To Bean or not to bean?


When Roxy Music wrote their 1975 classic Love Is The Drug there is every possibility that they did so whilst under the influence of caffeine. An ironic thought, don’t you think? And whilst my last statement may be complete conjecture, were I a betting man (and were there some way of actually proving it) I would quite happily take the odds on it being true. For caffeine is, without any doubt the world’s single most popular mass-participation drug.

I’m bringing up the subject of caffeine, and specifically its most popular source, coffee, because I fear I may have an addiction. And as with most addictions the general consensus is that to discuss it is a good thing, especially when under the influence of one cup too many and suffering from twitchy fingers. Yes: my name is Gareth, and I am an addict.

However, I recently read an article that turned my whole notion of caffeine and its effects upon the human body upside down. If, like me, you value your daily coffee intake for its stimulant effect, then the following may come as a bit of a shock to you.

Caffeine, this article suggests, does not provide a stimulant buzz in the form that most of us have come to understand it. Rather, it mimics a substance already found within the brain known as adenosine. Adenosine is produced each time a neuron fires – a natural by-product, if you like – with levels building up throughout the day. Receptors inside the brain constantly monitor these growing levels in order to gauge activity and assess when the body is in need of rest. Once adenosine levels reach a certain point, the receptors trigger the brain to induce a feeling of tiredness in order to allow the body to rest and recover. Caffeine does such a good job of mimicking adenosine that it is able to bond to these receptors, reducing their ability to monitor true adenosine levels, and so hindering their ability to trigger the shut-down mechanism of tiredness. This means that the brain’s own stimulants can continue to function for a longer period of time before the brain goes into recovery mode. To paraphrase the words of the article, caffeine does not press the accelerator pedal to the brain, but rather limits the application of the brake.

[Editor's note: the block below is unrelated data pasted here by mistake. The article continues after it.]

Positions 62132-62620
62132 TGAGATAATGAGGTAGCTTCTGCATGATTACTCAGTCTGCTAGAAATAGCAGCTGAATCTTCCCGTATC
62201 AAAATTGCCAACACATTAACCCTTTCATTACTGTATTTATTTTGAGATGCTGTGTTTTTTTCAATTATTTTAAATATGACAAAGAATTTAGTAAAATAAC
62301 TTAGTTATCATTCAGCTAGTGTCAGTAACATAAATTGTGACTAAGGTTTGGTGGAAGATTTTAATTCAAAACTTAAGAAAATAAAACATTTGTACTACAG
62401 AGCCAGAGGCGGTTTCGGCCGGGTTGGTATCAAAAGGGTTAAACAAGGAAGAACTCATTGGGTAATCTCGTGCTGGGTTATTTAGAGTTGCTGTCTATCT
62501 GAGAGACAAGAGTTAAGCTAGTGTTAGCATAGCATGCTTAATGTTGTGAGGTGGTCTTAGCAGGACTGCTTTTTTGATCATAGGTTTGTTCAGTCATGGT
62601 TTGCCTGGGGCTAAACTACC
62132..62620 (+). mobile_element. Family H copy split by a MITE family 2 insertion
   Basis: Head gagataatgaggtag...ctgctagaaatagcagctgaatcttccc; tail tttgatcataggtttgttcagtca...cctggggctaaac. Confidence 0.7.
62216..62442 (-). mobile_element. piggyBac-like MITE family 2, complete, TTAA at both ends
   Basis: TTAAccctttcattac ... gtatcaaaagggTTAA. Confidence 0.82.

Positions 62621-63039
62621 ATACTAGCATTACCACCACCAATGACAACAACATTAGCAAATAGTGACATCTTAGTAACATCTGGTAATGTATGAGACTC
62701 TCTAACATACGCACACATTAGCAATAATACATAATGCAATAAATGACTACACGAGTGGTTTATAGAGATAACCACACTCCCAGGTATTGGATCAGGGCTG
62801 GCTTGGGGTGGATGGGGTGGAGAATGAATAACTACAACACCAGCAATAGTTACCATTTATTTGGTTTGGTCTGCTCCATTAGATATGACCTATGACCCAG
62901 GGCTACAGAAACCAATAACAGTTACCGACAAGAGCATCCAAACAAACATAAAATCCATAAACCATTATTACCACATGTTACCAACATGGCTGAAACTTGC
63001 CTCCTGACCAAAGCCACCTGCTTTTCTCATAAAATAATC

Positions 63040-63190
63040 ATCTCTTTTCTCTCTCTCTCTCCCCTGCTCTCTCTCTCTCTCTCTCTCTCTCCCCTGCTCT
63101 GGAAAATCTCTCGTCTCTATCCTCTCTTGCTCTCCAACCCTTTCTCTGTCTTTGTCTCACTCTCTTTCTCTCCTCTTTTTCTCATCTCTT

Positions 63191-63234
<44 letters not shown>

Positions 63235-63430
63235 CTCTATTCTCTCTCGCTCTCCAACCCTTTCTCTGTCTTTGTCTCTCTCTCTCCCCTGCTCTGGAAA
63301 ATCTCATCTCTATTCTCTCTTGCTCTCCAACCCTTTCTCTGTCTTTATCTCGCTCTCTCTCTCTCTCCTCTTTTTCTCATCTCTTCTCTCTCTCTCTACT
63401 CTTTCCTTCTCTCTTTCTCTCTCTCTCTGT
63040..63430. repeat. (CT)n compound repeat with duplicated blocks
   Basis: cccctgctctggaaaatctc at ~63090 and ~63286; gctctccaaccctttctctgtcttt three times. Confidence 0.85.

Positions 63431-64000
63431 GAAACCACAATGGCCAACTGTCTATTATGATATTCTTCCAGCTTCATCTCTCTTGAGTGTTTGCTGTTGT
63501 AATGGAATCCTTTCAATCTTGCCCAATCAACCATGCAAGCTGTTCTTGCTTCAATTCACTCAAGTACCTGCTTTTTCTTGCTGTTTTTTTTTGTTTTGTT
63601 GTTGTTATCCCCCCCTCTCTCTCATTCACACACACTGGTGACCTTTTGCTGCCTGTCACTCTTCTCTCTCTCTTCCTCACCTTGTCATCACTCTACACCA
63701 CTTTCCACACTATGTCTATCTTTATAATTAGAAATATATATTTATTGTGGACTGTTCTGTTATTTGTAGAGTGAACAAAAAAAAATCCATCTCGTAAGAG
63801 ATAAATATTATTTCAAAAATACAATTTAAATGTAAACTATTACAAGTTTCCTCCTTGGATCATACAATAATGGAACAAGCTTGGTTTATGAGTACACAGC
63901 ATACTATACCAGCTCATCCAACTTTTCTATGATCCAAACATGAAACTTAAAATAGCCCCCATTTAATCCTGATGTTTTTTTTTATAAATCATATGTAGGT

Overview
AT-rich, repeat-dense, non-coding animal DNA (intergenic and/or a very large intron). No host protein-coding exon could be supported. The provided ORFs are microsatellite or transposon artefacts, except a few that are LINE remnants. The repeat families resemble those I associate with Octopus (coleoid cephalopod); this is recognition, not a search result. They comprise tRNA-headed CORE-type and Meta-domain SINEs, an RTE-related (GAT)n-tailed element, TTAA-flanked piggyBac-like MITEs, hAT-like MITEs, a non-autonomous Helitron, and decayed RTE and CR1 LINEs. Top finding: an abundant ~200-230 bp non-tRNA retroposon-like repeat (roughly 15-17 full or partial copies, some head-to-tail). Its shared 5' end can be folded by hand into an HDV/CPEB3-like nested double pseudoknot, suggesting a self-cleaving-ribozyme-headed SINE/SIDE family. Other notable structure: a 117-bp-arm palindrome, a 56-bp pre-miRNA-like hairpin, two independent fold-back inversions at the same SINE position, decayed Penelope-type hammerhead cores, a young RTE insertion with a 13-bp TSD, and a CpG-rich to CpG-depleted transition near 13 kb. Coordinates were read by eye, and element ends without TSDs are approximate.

Now, I have always valued my coffee for its study-enhancing stimulation. With exam time looming, I feel safe in the thought that should I choose to overindulge of an evening, I can always rely on a cup of wakey-juice to make my brain revision ready the following morning. But if I understand this article correctly, downing coffee will not allow me to nullify the effects of sleep deprivation and nocturnal reveries; if I’m tired, I will remain tired, and the only effect of a cheeky double espresso will be to make it that much harder for me to sleep. Caffeine understood in this way could, of course, still be used to one’s advantage: a well rested, healthy mind could be pushed to work for that precious while longer before heading to the land of nod. But used on a tired and hungover mind, it would only briefly stave off the inevitable and do nothing to enhance performance in the interim. So, my belief that the consumption of gallon upon gallon of coffee would in some way enhance my ability to revise is complete bunkum. Bummer.

On the back of this revelation, I thought I’d delve a little further into the world of coffee to see what other nuggets of truth I could uncover (and by delve I do of course mean ask Google).